2n3904 DC current gain confusion

Thread Starter

odm4286

Joined Sep 20, 2009
241
Hello all. I am trying to setup a constant current source using a 2n3904 and a Motorolla LM358N. I want to ensure 4mA collector current regardless of my load. Here is a screen shot of the circuit, an explanation of my rationale, and the problem I am having.


My Rationale
Using the datasheet, to the best of my ability, it looks like my DC current gain would be 70. By that logic my base current, 3.68V/23k = 160µA, multiplied by 70 should give me a collector current of 11.7mA (NOTE: The LM356N does not go rail-to-rail so the output is 3.68V). When the voltage across my sense resistor exceeds 4V, 4mA total current, the LM356N will output low unbiasing the 2n3904. I know I may have to implement some hysteresis into this circuit.

My Problems

1. I am pretty sure I'm interrupting the datasheet incorrectly. Could someone explain this section to me?
How I see it if I'm fully on, what would my collector current be? Well in this case it would be 5v/1k which is 5mA.
With that information I assumed I would reference the 3rd entry for the behavior I could expect. Also, Vce is listed as 1V here.
How does this factor in?


2. As it stands right now, I get 2.8mA of total current through my sense resistor. What exactly am I screwing up here?

3. Lastly, I've heard it is poor practice to use an op-amp as a comparator without some sort of hysteresis. How can I implement this here?

Thank you all so much for any input. Hopefully, I was clear in my explanation.
 

dl324

Joined Mar 30, 2015
9,146
An easier to read schematic:
upload_2017-12-27_20-37-26.png

You have several problems.

The input common-mode voltage range with VCC=5V is 0-3.5V; you're trying to use 3.94V.

The output voltage is only guaranteed to be 3.3V.

To avoid these issues, you can change your voltage divider to use a voltage below the guaranteed max input voltage. That will also help with the max output voltage.

You can omit the base resistor.

Your beta assumptions are wrong. Beta is also dependent on Vce. You only need 4mA, so beta isn't a critical parameter.

Use a 240 ohm resistor for Rsense and set the voltage divider to give you 0.96V and you'll get a 4mA current sink.
 
Last edited:

KCHARROIS

Joined Jun 29, 2012
302
Hello,

Think about will say opamp “laws”. If you have 3.94V at the positive input of the op amp and introduce negative feedback then the negative input will also have 3.94V meaning rsense* will have 3.94V. Now if rsense* is 1K, current will equal 3.94mA all pending that the transistor base current fits within the transistor beta/hfe gain which I believe is average 173?
The second key to this circuit is that the transistor emitter current equals to the collector current. If your supply is 5V then the load resistor can’t be larger then 269 ohms.

Hope this helped,
Kevin
 
3. Lastly, I've heard it is poor practice to use an op-amp as a comparator without some sort of hysteresis. How can I implement this here?
Pssst

It's not a comparitor circuit.

When the voltage across my sense resistor exceeds 4V, 4mA total current, the LM356N will output low unbiasing the 2n3904. I know I may have to implement some hysteresis into this circuit.
Pin 2 will servo to the value of pin #3 if it can.
 

Thread Starter

odm4286

Joined Sep 20, 2009
241
The input common-mode voltage range with VCC=5V is 0-3.5V; you're trying to use 3.94V.

The output voltage is only guaranteed to be 3.3V.
Thank you so much for helping me out. I see this in the datasheet now "2. The input common mode voltage or either input signal voltage should not be allowed to go negative by more than 0.3 V. The upper end of the common mode voltage range is VCC –1.7 V.".

Could you help me understand what "common mode voltage range" means? I understand that my output max will always be VCC - 1.7V because this chip does not go rail-to-rail, but I don't understand what they mean by common mode voltage range. Is this similar to a common mode rejection?
 

dl324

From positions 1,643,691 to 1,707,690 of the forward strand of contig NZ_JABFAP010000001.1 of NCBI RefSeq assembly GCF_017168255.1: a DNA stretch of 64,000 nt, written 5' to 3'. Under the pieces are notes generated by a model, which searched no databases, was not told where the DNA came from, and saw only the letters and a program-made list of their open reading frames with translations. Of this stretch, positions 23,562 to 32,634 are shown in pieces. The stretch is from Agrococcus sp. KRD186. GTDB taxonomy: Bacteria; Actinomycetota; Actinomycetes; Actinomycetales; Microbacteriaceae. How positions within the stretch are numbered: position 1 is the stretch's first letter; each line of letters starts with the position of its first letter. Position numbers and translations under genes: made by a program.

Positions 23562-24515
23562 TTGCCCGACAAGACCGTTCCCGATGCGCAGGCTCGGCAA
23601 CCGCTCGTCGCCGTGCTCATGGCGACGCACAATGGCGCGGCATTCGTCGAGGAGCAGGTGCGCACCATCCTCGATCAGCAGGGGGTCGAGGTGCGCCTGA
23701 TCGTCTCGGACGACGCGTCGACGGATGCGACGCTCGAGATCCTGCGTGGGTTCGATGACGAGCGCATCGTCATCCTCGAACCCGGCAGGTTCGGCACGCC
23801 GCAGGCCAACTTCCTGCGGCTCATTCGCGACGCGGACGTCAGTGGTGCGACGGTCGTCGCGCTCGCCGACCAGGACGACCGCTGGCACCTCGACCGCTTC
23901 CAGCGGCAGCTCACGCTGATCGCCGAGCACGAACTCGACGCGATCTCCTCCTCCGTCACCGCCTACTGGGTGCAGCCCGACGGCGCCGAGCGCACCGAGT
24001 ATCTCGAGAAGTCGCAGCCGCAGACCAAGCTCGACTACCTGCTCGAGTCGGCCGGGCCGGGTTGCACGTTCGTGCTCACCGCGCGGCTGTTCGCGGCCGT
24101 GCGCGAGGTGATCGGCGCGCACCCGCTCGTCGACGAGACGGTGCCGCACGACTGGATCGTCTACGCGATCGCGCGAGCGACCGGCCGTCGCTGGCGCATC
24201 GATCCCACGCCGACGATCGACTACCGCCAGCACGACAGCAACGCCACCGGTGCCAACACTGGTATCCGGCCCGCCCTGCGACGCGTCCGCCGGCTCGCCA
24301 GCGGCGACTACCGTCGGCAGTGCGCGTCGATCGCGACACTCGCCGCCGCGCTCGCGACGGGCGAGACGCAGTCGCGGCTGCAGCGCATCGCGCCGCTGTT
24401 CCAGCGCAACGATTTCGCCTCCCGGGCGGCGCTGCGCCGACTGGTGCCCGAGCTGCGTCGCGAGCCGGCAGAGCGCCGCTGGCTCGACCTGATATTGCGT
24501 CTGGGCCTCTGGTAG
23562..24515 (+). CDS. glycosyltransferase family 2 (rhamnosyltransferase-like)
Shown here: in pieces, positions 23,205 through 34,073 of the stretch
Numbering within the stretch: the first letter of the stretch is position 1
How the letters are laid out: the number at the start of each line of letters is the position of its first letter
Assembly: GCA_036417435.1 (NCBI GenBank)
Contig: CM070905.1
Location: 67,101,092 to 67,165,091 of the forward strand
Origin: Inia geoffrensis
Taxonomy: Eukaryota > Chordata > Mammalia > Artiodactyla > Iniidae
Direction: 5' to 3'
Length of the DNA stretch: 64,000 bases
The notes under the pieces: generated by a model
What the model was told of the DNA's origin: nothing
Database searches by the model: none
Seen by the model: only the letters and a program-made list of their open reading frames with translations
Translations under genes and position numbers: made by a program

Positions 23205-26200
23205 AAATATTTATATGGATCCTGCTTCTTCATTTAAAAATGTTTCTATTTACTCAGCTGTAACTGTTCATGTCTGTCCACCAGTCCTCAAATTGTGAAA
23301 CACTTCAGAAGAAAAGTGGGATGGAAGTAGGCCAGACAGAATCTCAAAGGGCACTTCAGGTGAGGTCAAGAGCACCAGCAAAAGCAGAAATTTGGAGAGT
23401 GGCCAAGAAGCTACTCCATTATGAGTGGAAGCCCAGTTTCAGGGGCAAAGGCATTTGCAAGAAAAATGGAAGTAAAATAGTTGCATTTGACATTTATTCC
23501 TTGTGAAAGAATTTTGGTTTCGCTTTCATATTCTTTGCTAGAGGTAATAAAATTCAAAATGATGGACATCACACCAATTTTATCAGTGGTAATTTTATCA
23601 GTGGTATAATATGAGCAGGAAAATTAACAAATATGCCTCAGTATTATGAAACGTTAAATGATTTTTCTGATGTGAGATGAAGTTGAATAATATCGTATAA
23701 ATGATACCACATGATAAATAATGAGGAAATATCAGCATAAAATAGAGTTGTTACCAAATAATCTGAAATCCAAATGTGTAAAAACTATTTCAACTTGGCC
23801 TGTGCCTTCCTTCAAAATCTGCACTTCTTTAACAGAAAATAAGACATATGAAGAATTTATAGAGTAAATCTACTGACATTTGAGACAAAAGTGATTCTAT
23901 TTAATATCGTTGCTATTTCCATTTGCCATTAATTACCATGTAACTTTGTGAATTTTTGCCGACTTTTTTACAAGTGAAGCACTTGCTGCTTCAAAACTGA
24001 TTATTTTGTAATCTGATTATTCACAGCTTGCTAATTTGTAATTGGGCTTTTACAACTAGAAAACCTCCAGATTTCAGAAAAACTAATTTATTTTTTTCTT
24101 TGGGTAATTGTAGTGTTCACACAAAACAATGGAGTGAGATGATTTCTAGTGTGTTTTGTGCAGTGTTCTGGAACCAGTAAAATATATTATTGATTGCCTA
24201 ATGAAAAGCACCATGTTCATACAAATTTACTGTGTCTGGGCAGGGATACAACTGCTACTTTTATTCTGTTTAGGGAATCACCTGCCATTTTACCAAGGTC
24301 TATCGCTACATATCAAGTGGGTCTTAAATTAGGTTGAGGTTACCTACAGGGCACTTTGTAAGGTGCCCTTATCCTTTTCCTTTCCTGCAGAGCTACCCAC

Joined Mar 30, 2015
9,146
Could you help me understand what "common mode voltage range" means?
It's the range of allowed voltages on the inputs. Going outside of that range can cause output "inversion".

Common mode rejection ratio is a measure of how well the opamp rejects the same signal at both inputs.
 

AnalogKid

Joined Aug 1, 2013
8,149
You didn't show the entire datasheet page, but I think the DC gain of 70 is a minimum value for that collector current. It should not be used a design parameter for several reasons. Most importantly, the opamp gain at DC is around 500,000, so that additional 70 doesn't really figure into the gain equations.

The opamp and its negative feedback will automatically adjust Q1 base current such that the voltage across sense resistor R5 is identical to the voltage across R4.

Delete R1 for now. Its purpose is to protect Q1 from too much base current, which is not a problem in this circuit. Depending on the value of the sense resistor there is a chance that the opamp output might not be able to swing low enough to drive Q1 correctly. In this case, something in the 1K to 10K range might help, but I wouldn't put it in until needed.

ak
 

Thread Starter

odm4286

Joined Sep 20, 2009
241
The opamp and its negative feedback will automatically adjust Q1 base current such that the voltage across sense resistor R5 is identical to the voltage across R4.

ak
Thanks for the input AnalogKid, can you help me understand something? First, here is an updated schematic.


This is the last version I breadboarded, works pretty well so far. I calculated and tested(forgot to test 16mA) different values for Rsense to give me 4mA, 8mA, 12mA, 16mA, and 20mA through Rload. At some point I will have to increase Vcc to get a little bit more "overhead" and recalculate resistor values but overall it seems the circuit is built on a sound idea.

So, I'm trying to get a better sense of how the opamp drives the base of the transistor. Is it in an incredibly fast "on off" fashion or something more analog? I think I understand how the feedback is used to control the opamp, so I'm guessing the output is more "digital" than analog?

Thank you again for the replies everyone.
 

dl324

Joined Mar 30, 2015
9,146
At some point I will have to increase Vcc to get a little bit more "overhead" and recalculate resistor values but overall it seems the circuit is built on a sound idea.
You want to make Rsense as small as possible to maximize the voltage available for your load.
So, I'm trying to get a better sense of how the opamp drives the base of the transistor. Is it in an incredibly fast "on off" fashion or something more analog? I think I understand how the feedback is used to control the opamp, so I'm guessing the output is more "digital" than analog?
It's analog. The opamp monitors the voltage at both inputs continuously and attempts to keep them the same.